Key renewable energy shares by sector in the Reference Case

Total system power capacity will increase by 60% from 38 GW in 2015 to 62 GW in 2036. Capacity
additions take place for coal, natural gas, solar PV, bioenergy and wind power (see Figure 21). Natural
gas will remain the dominant source of electricity generation, accounting for around 60% of domestic
supply according to the Reference Case in 2036. In the transport sector, fuel demand growth is limited
over the period, only increasing by 14%. Oil products remain the dominant fuel source, supplying around 70% of the sector’s energy needs by 2036. However, significant increases in the supply of liquid biofuels occur, increasing their share of the sector’s energy from 6% in 2015 to 20% by 2036. Biodiesel from oil palm, and bioethanol from cassava and sugarcane molasses are expected to be the main sources of bioliquids, with around two-thirds being in the form of biodiesel. In addition, there is significant growth in compressed biogas from wastes and energy crops that supplies 6% of transport sector energy
by 2036. The remainder is met largely with CNG and some electricity.

Selected physical unit changes in the Reference Case:
Fossil and renewable energy, 2015-2036

Solar thermal is also an important source of renewable energy in the end-use sectors. The technology can provide domestic hot water in the residential sector, but also in sub-sectors such as tourism. In industry, Thailand has a history of solar thermal systems providing low-temperature heat and pre-heating services. The Reference Case does see an increase in both solar thermal systems in the buildings and industrial sectors, providing around 2% of heating demand by 2036 (excluding electricity). In REmap significant additional potential has been identified, raising the share of heating demand met by solar thermal across the two sectors to just over 10%. In total, the amount of renewable energy used
in Thailand will increase from 19 Mtoe in 2015 to 38 Mtoe in the Reference Case, and increase further
to 49 Mtoe in REmap – a 150% increase over the 2015 level. This would lead to an increase in the
share of modern renewables in TFEC from 13% in 2015 to 37% in REmap.

Renewable energy in total final energy consumption:
Reference Case and REmap, 2015-2036
Roadmap table, 2015-2036

Power sector:Electricity demand will grow by almost 90% between 2015 and 2036 to over 325 TWh annually. Renewable power generation grows significantly in both the Reference Case and REmap; however, due to significant overall growth in electricity demand, the increase in renewable energy share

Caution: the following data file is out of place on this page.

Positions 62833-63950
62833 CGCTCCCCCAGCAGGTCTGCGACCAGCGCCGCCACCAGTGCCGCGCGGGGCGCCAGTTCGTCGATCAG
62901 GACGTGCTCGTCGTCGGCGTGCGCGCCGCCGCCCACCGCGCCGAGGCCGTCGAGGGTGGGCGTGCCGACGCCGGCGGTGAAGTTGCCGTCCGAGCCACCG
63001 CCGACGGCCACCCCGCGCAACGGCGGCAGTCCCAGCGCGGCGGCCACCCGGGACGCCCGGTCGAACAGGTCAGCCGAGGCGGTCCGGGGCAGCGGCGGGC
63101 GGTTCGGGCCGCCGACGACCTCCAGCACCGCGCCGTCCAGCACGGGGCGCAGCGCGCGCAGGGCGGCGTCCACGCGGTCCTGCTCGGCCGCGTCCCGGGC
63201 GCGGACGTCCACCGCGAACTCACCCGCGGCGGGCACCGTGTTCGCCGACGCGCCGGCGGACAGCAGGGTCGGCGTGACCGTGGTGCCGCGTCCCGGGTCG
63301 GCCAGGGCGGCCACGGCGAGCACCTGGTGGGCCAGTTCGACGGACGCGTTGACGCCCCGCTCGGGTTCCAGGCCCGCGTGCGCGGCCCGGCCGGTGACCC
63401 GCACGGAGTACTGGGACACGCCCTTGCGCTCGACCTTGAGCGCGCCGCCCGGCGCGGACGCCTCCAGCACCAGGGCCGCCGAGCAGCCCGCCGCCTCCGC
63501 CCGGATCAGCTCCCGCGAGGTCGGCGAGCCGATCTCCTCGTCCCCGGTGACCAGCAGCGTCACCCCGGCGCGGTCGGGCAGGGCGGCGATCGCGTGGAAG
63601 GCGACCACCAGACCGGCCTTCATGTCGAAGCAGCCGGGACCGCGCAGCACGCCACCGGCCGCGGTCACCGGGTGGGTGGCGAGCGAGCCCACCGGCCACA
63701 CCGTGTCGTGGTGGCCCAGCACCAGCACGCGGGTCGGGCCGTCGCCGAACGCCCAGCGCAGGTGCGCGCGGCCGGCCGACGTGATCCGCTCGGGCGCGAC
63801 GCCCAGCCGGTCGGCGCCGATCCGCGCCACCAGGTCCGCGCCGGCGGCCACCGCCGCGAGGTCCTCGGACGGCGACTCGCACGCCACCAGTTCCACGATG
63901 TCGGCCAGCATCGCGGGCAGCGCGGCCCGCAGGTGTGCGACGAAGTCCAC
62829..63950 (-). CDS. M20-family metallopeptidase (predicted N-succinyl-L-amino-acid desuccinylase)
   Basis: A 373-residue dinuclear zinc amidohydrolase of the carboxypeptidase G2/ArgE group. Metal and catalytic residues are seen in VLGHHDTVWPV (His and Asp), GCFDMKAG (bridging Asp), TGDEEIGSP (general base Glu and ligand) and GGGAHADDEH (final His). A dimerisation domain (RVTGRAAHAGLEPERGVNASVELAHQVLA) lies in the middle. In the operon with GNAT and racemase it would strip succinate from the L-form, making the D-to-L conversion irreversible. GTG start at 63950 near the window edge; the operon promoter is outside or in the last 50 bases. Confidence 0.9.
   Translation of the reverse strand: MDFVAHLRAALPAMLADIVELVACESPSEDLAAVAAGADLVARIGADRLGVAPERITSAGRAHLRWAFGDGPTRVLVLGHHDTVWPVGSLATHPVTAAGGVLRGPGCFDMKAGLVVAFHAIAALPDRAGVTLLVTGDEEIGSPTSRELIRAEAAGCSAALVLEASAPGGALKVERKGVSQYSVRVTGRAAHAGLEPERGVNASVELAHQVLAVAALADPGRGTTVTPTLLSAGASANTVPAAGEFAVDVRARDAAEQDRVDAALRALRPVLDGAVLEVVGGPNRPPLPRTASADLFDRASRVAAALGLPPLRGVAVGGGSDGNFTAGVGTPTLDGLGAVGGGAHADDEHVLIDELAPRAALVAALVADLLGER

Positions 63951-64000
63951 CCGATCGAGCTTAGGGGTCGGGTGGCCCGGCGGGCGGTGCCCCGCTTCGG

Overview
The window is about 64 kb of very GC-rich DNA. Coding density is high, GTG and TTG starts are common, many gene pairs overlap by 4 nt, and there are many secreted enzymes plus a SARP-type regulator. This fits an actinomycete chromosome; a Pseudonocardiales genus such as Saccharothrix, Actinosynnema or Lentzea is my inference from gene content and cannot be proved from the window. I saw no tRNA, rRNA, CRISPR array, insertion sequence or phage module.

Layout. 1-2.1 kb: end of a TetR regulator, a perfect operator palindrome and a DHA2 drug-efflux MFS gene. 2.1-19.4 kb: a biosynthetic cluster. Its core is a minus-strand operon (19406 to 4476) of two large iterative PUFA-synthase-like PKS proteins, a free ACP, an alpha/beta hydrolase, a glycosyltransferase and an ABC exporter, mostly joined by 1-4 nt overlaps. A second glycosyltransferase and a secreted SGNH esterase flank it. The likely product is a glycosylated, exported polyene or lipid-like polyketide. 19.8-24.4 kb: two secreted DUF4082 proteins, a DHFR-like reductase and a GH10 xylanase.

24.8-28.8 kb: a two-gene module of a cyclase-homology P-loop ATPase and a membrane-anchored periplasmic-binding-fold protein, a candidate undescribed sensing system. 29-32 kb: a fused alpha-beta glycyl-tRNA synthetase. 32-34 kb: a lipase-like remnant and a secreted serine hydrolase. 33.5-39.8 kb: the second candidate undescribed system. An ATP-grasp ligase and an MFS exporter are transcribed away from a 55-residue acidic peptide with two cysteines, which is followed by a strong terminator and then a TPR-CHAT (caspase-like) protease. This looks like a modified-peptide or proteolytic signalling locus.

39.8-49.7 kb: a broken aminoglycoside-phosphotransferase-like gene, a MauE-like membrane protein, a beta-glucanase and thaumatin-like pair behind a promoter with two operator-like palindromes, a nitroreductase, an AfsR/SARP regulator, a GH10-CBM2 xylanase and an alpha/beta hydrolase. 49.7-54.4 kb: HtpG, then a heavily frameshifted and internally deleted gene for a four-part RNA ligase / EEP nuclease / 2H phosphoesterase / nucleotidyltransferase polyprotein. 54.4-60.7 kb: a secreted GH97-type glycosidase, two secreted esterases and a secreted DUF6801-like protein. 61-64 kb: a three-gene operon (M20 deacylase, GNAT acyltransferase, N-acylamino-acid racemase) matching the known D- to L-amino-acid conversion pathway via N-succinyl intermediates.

is modest. The overall renewable energy share in generation from domestic power producers will reach 25% in REmap in 2036, up from 18% in the Reference Case, and 13% in 2015. If imported hydro is also considered, the share would be 4-5 percentage points higher. Power system capacity will increase from 39 GW in 2015 to 62 GW in the Reference Case, and beyond that to 74 GW in REmap. Natural gas will remain the largest power capacity source; however, in REmap the second-largest is solar PV, followed by coal and then wind. The power sector in Thailand will see important and substantive shifts over the next two decades. In an attempt to diversify supply in view of declining natural gas production, the power system sees the need to install more coal- and renewables-based power generation. However, the future of coal is uncertain, and while additions are expected, REmap shows that their additions could be slowed and instead increased power demand met with higher deployment of renewable power technologies such as solar PV and wind.

Renewable share in the power sector and generation additions, 2015-2036

The REmap Options see power generation additions that differ from the Reference Case. The largest new source is solar PV, followed by wind. Even so, in REmap natural gas remains the largest generation
source, with half of the power system capacity and around two-thirds of generation. However, because of the REmap Options, by 2036 solar PV becomes the second-largest renewable power source (behind bioenergy) and fourth overall. This significant growth in solar PV is largely the result of rapidly improving market conditions for solar PV, and the ability for new plants to be built quickly and in a more distributed manner than traditional central station power plants. It is also important to note the growing importance of wind power, which sees an increase from around 3 GW in the Reference Case to 6 GW in REmap in 2036. Declining wind turbine costs are a driver, and even though 6 GW is significant growth over the 0.4 GW in operation as of 2015, recent studies show wind potential as high as 14 GW in areas with favourable wind speeds (6 m/s). Wind generation will increase in REmap to provide just over 4% of gross electricity generation – roughly half of the 8% supplied by solar PV. In total, these two variable sources of electricity will provide 12% of Thailand’s gross inland supply.

Changes in air pollution external costs by fuel

Thailand will need to invest significantly in its energy system over the coming two decades. The
Reference Case will see investments in renewable power and thermal capacity averaging USD 1.3
billion per year to 2036. The REmap Options double that with an additional USD 1.3 billion per year, resulting in a total average investment need of USD 2.6 billion per year between 2015 and 2036 in renewable capacity for power and thermal uses. Of the incremental investment need for the REmap Options of USD 1.3 billion per year, USD 0.4 billion per year will be investments redirected from fossil fuels to renewables. Significant investment in the energy system across Thailand is required due to the growing demand for energy. Investment is required across the entire energy system, in electricity generation, transmission, capacity for thermal uses, cooling and cooking, and in the transport sector.

Average annual investment in renewable energy capacity:
Reference Case and REmap, 2015-2036

During the period 2015-36, investment in renewable energy capacity will need to average USD 2.6 billion per year (see Figure 32). Of this, around half, USD 1.3 billion, is expected to take place in the Reference Case. The REmap Options will necessitate the mobilisation of an additional USD 0.9 billion per year in renewable energy investment from new sources, with USD 0.4 billion per year of investment redirected from fossil fuel into renewables.